One thing that does still feel weird is Channel [V] – the music station that plays at our local gym. Unlike its spiritual predecessor, MTV (or Canada’s MuchMusic) this channel still plays music nearly all the time (what a concept!) Now because we’re in a different part of the world, the music and promotions are completely different…and ever changing. So we’ve gotten a good sense of how much Aussies love outdoor music fests and just how frequently big named, familiar acts come to visit (in the next few months that includes: P!nk, K$sha & Pitbull, Fleetwood Mac, Beyonce, Justin Beiber and, rumour has it, Bryan’s very favourite artist, Katy Perry).

As interesting as that’s been, what I’ve loved is being exposed to artists that I’ve never heard of and likely never would have if we had of stayed in Canada. Some of these acts (Imagine Dragons) have actually broken out in North America, but some seem destined to remain hidden. None of them are local Aussie artists, but I can honestly say that without Channel [V] I likely wouldn’t have noticed them.

*Now if only the station would ditch its four annoying VJ-type hosts, who represent both hipsters and bogans in one stupid package.

First up is my favourite: Lorde. I posted the video for Tennis Court on FB a while back, and you’ll see I would recommend that as my favourite. I love this New Zealand artist’s voice. It’s especially impressive considering she’s only 16 years old (something I would normally hate since I dislike talented young people, but she marks an exception).

  • Must listen song: Tennis Court, but she’s gained more traction with her first single, Royals (which charted on the US Alternative and Rock charts). The whole EP is fantastic and the full album drops in November

I wasn’t in love with this next song initially – it was the video that grabbed me. Eventually the overly catchy child-like chorus won me over (I’m a sucker for pop choruses). Naughty Boy is a British-born Pakistani who frequently works with Emeli Sande and does a lot of producer work. It doesn’t look like this song has done anything in North America yet.

One of the interesting things about Channel [V] is that they play a lot of different kinds of music – traditionally when B and I go to the gym the Top 10 Tracks countdown is playing. The hit list focuses on the most popular viewer tracks of the day. As a result you get some traditional pop, as well as rap, R&B and electronica.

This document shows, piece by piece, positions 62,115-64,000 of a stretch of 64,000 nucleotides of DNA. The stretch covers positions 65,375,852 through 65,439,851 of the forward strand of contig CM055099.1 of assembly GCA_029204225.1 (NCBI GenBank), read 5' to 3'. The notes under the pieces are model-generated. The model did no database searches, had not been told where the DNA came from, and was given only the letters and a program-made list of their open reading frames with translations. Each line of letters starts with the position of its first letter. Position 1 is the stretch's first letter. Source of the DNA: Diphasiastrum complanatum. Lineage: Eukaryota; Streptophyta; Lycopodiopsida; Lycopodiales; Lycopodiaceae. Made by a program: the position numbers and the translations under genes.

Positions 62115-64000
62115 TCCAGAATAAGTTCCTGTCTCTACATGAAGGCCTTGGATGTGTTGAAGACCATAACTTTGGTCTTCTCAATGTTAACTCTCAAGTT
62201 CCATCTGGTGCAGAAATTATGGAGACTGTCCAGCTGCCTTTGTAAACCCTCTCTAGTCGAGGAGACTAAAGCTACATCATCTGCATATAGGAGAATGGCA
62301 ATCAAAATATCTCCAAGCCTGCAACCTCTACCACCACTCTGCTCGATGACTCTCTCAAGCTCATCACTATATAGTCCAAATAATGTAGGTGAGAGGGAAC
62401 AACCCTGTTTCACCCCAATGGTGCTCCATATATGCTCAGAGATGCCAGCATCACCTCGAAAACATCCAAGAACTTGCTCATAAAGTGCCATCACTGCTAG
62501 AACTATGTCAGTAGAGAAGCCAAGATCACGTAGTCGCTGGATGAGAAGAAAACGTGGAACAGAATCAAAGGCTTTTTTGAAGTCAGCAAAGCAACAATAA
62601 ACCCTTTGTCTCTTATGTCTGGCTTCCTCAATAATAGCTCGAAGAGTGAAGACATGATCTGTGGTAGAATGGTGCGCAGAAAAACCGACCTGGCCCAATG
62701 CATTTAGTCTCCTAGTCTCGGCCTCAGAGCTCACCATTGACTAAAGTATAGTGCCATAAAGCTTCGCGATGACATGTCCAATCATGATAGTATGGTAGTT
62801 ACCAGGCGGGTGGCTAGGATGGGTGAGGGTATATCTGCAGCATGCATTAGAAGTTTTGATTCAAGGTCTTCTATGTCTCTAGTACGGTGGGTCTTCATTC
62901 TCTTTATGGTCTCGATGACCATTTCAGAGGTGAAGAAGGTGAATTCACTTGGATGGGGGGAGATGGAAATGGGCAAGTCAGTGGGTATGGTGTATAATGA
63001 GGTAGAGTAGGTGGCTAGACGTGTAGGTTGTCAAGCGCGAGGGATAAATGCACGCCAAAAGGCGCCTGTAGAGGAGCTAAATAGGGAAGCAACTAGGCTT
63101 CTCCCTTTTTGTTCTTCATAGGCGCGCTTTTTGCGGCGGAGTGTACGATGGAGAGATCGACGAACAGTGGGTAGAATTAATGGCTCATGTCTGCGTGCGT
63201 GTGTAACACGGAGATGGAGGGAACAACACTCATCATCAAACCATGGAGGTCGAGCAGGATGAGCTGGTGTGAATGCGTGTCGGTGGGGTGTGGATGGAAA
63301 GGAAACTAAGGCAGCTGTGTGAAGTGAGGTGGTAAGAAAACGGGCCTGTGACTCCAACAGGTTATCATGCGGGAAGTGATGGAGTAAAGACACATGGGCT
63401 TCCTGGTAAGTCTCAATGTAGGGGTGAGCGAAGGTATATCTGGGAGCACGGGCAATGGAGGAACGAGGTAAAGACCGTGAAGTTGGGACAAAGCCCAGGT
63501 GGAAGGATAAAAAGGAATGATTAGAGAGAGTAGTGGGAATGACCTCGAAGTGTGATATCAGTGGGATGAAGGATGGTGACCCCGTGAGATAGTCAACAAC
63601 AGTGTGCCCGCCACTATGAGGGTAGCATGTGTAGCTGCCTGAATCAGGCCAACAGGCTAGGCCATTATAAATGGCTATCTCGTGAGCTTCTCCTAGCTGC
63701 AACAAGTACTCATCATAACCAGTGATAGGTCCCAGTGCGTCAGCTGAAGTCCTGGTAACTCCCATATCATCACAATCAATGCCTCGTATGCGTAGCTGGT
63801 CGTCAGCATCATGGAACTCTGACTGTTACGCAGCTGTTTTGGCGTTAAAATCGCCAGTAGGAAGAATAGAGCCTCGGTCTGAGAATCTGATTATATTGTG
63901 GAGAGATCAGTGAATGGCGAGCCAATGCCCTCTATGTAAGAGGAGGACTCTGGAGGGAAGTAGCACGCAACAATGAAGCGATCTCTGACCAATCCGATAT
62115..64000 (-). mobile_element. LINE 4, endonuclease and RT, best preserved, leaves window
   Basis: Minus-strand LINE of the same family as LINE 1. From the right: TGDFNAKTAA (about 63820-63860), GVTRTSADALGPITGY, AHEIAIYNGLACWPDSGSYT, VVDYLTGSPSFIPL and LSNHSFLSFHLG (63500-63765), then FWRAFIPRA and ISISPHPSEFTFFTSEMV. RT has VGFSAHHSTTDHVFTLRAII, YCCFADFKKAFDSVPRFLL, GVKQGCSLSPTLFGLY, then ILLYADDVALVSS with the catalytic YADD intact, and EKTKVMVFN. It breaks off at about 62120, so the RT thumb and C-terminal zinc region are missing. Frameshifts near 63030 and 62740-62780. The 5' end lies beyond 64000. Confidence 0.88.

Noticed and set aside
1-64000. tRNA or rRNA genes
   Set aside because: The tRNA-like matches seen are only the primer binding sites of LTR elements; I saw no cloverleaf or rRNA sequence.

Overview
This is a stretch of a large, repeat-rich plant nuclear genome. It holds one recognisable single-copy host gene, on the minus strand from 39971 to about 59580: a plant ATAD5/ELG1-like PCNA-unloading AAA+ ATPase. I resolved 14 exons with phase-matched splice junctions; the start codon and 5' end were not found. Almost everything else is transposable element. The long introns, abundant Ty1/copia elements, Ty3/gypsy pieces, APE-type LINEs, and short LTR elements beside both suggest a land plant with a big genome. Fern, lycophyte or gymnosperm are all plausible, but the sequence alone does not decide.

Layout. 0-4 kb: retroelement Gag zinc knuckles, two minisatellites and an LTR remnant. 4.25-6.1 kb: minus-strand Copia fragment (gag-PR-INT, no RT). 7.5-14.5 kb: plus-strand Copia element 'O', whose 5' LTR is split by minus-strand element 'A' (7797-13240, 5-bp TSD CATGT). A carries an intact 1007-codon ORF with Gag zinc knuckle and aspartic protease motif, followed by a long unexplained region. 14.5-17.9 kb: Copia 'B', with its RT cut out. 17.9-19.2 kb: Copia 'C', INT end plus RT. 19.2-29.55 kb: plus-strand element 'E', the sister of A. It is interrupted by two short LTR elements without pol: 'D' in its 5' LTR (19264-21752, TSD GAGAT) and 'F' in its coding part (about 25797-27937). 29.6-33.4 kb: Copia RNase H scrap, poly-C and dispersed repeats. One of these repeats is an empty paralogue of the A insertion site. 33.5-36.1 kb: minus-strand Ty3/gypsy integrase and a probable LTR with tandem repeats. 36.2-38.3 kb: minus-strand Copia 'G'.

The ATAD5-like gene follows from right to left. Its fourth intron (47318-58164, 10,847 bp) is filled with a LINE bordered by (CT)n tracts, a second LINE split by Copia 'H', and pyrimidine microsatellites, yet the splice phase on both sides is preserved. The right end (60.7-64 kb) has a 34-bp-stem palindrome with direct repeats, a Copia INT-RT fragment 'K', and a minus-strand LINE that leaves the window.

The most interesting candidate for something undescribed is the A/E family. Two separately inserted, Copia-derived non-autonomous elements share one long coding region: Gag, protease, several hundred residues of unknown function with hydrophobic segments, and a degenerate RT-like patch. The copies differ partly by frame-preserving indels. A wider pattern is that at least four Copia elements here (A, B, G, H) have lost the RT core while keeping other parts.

Zedd is a Russian-German DJ who works in the electro house genre. I like this song primarily for the vocal by Foxes, so I was more attracted to the acoustic version, though those who like to dance will probably prefer the traditional dance version.

One more single to share: Laura Mvulva’s Green Garden. Mvulva is a British singer whose song became popular when it was used in a BONDS commercial (think Hanes), but it also gets airplay on Quantas Flights (the airliner forces you to listen to their song selection while taxi-ing)

Next up is AWOLnation, a LA band. This one is ironic because the debut album, Megalithic Symphony, was released back in 2011 but the big lead single (Sail) is only now gaining traction in Australia. Apparently the band has had singles featured on tons of different US shows, as well as the Vancouver Olympics. So clearly this is one that slipped through the cracks for me

  • Must listen song: I love the super-song Knights of Shame because it’s a big music mash-up, but Wake Up (and the rest of the album) is pretty great, too

Finally another American band, The Neighbourhood (NBHD). I’m more on top of this one as the album I Love You just came out in April 2013.

  • Must listen song: The first single, Sweater Weather, is the best known (it hit #1 on the alternative chart) and it’s the most accessible song off the album. If you like this one, I’d recommend checking out the others, particularly Alleyways and Float

Bogey Holes, Bird Attacks and Surveillance Towers

I’ve been taking a leadership seminar off-campus for the last few months. The program meets in the conference rooms of a prestigious hotel called Noah’s On The Beach, which offers an amazing view of the surf just outside the windows. It’s a bit mean-spirited to spend the day cooped up inside with the beach just feet away, so I asked Bryan to meet me after the last session for a walk down the coastline.

I’d taken this route earlier with a co-worker and she pointed out a local attraction nearby that we had yet to see. The Bogey Hole is a nearly two hundred year old pool carved out of the rock by convicts for Major James Morriset (you can check out the fascinating history here) . It’s one of the big tourist attractions for the city, but since this was during the middle of the week (and in 22C winter weather – Brrrr) there was no one else around.

Unfortunately a bird decided to ruin the fun after we checked it out, which cut short our walk a bit. We ended up climbing Shepherds hill above to check out the Missile Surveillance site. It’s a popular wedding site now, but looks like an old jail (strange allusion). Anywhoo, check out the pics and if you want to go on a virtual tour, click here

First Trip: Sydney (June 2013)

After what probably seemed like an extremely long time, a few weeks ago we decided to take the plunge and make our first trip outside of Newcastle (my brief sojourn to wine country notwithstanding since I left Bryan behind). And so Sydney it was!

Sydney and Newcastle reside on the same train line, so despite the 2.5 hr time difference, the price to travel between the two is ridiculously minuscule ($8.40 each direction). We discovered that it’s not the price of the train ticket that may keep us away in the future – it’s the exorbitant hotel prices! Perhaps we’re forgetting what it costs to visit another city back in Canada, but the prices of a hotel in the biggest city in Australia seemed shockingly high. Availability was another challenge: originally we intended on going a week earlier, but we couldn’t get a hotel in a desirable area for under $250 a night. And so we delayed, booking our hotel for a weekend that was nearly washed out by rainy monsoon weather.